Take the 2-minute tour ×
Stack Overflow is a question and answer site for professional and enthusiast programmers. It's 100% free, no registration required.

I need to know how to compile a program in C with the getche() function, but isn't compilling because it needs a reference. Some one know what reference is missing?

im using this comand:

gcc filename.c -o exec

share|improve this question
What do you mean it "needs a reference"? Can you paste the exact error message? (Also, exec seems like a poor choice of name, since it is a shell built-in.) –  andrewdski Jun 25 '11 at 4:54
@andrewdski: I suspect Duracell saw the linker error message "undefined reference to 'getche'" and doesn't know what that means. @Duracell: "undefined reference" is the GNU linker's admittedly less-than-obvious way of telling you that neither any of the files and libraries you listed, nor the system libraries that are included by default, define a function (or global variable) that your program refers to. In this case, that is because getch[e] are DOSisms that have never been available for Unix - see my answer for what you ideally should use instead, or Dan's for a quick fix. –  Zack Jun 25 '11 at 4:56

2 Answers 2

From http://wesley.vidiqatch.org/code-snippets/alternative-for-getch-and-getche-on-linux/

    getch() and getche() functionality for UNIX,
    based on termios (terminal handling functions)

    This code snippet was written by Wesley Stessens (wesley@ubuntu.com)
    It is released in the Public Domain.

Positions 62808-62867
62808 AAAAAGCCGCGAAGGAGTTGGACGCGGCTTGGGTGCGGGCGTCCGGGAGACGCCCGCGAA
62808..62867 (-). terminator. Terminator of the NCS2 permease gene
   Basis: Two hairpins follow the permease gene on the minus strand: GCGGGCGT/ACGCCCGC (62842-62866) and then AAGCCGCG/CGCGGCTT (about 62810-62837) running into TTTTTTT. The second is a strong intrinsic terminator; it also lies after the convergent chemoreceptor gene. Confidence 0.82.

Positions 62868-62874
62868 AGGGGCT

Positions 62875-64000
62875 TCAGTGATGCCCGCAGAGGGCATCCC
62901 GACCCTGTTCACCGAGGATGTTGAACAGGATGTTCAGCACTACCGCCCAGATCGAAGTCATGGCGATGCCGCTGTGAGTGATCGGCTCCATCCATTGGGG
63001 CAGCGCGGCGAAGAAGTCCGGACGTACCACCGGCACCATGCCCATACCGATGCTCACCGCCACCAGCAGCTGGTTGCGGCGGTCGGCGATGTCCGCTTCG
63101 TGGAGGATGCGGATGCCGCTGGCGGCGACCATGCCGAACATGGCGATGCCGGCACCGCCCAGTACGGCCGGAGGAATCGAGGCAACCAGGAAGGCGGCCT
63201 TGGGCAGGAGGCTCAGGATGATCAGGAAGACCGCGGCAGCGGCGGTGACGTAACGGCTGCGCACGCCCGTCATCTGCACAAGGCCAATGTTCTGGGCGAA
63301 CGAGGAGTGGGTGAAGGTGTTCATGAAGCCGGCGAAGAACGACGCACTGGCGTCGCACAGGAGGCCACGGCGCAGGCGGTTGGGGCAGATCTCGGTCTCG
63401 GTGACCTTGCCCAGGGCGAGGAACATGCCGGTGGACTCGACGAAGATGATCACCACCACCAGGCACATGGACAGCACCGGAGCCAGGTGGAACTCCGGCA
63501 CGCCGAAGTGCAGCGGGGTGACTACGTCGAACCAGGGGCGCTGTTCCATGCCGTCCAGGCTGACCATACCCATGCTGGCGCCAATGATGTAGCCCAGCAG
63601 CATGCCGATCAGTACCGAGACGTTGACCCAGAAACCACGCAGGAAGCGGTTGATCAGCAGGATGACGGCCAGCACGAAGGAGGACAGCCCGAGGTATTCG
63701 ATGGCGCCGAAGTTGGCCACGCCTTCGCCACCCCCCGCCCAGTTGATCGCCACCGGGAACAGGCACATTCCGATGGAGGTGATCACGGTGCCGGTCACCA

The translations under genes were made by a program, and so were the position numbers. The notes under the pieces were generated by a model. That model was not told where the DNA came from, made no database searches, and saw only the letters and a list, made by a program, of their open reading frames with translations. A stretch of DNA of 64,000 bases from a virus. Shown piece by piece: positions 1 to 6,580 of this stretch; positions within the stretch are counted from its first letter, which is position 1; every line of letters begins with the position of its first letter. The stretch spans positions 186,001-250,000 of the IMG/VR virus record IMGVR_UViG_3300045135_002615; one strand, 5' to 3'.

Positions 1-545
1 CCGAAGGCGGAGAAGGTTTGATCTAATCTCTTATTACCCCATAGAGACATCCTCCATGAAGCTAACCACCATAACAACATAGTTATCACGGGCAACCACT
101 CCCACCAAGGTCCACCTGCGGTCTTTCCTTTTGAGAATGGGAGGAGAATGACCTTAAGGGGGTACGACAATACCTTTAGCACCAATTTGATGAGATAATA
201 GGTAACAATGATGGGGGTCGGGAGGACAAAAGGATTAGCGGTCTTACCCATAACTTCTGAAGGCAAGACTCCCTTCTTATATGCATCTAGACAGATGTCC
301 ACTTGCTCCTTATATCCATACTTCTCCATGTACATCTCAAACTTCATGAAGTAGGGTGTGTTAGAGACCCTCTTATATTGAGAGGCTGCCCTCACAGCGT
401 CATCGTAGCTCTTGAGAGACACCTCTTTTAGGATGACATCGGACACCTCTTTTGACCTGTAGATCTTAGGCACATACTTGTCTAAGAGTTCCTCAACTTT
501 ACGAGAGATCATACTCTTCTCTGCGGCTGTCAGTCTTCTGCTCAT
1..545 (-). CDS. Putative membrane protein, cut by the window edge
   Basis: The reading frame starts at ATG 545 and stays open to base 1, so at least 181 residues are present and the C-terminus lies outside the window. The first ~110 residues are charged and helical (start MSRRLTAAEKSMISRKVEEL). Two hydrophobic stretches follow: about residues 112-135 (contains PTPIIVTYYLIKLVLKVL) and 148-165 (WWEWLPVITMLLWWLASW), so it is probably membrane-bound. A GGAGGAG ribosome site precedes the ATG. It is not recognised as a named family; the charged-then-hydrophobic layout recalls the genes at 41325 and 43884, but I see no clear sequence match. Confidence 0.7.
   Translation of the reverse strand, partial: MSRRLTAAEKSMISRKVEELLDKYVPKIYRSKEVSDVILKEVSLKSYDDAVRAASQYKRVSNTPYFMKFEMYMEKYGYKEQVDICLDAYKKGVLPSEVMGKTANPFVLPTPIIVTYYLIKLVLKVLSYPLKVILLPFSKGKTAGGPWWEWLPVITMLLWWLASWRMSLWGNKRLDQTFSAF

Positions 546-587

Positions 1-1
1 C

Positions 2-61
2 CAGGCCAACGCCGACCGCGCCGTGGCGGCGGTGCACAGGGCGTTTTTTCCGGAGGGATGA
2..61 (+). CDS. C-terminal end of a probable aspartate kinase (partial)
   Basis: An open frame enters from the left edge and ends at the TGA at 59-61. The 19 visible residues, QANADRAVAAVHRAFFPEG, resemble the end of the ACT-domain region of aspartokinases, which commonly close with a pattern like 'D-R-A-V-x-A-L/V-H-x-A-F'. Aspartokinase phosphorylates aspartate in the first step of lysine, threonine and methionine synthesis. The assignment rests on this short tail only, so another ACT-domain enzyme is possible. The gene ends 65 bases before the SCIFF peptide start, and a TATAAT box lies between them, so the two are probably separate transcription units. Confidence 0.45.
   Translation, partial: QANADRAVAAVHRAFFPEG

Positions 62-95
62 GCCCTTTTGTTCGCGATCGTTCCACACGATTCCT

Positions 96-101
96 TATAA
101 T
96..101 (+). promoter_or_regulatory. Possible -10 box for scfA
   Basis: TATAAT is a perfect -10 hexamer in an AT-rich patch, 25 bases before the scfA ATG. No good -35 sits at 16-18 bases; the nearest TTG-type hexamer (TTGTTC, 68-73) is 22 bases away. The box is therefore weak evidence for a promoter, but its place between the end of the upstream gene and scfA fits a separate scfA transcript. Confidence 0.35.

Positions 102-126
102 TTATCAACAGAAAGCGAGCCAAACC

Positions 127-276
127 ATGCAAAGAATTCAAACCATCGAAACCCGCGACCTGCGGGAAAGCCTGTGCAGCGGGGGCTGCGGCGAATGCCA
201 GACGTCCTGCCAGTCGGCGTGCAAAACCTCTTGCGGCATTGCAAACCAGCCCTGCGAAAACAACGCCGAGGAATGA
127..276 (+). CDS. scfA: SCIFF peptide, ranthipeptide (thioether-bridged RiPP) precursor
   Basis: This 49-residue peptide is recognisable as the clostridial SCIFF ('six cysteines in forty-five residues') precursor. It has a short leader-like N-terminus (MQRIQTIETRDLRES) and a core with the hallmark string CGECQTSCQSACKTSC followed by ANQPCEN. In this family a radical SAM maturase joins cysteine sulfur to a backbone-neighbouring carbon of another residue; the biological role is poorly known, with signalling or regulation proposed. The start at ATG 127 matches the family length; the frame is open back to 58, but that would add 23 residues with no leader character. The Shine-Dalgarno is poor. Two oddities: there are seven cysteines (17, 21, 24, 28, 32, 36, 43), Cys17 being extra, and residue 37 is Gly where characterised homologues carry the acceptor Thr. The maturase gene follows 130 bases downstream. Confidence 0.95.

#include <termios.h>
#include <stdio.h>

static struct termios old, new;

/* Initialize new terminal i/o settings */
void initTermios(int echo) {
    tcgetattr(0, &old); /* grab old terminal i/o settings */
    new = old; /* make new settings same as old settings */
    new.c_lflag &= ~ICANON; /* disable buffered i/o */
    new.c_lflag &= echo ? ECHO : ~ECHO; /* set echo mode */
    tcsetattr(0, TCSANOW, &new); /* use these new terminal i/o settings now */

/* Restore old terminal i/o settings */
void resetTermios(void) {
    tcsetattr(0, TCSANOW, &old);

/* Read 1 character - echo defines echo mode */
char getch_(int echo) {
    char ch;
    ch = getchar();
    return ch;

/* Read 1 character without echo */
char getch(void) {
    return getch_(0);

/* Read 1 character with echo */
char getche(void) {
    return getch_(1);

/* Let's test it out */
int main(void) {
    char c;
    printf("(getche example) please type a letter: ");
    c = getche();
    printf("\nYou typed: %c\n", c);
    printf("(getch example) please type a letter...");
    c = getch();
    printf("\nYou typed: %c\n", c);
    return 0;
share|improve this answer

For Linux and other Unix platforms you probably want to be using ncurses instead of just trying to emulate getch[e]. It's a slightly more involved API but it'll take care of all kinds of gotchas for you, which the simple emulation Dan D. posted won't. (For instance, it does the Right Thing if the user types ^C or ^Z.)

share|improve this answer

Your Answer


By posting your answer, you agree to the privacy policy and terms of service.

Not the answer you're looking for? Browse other questions tagged or ask your own question.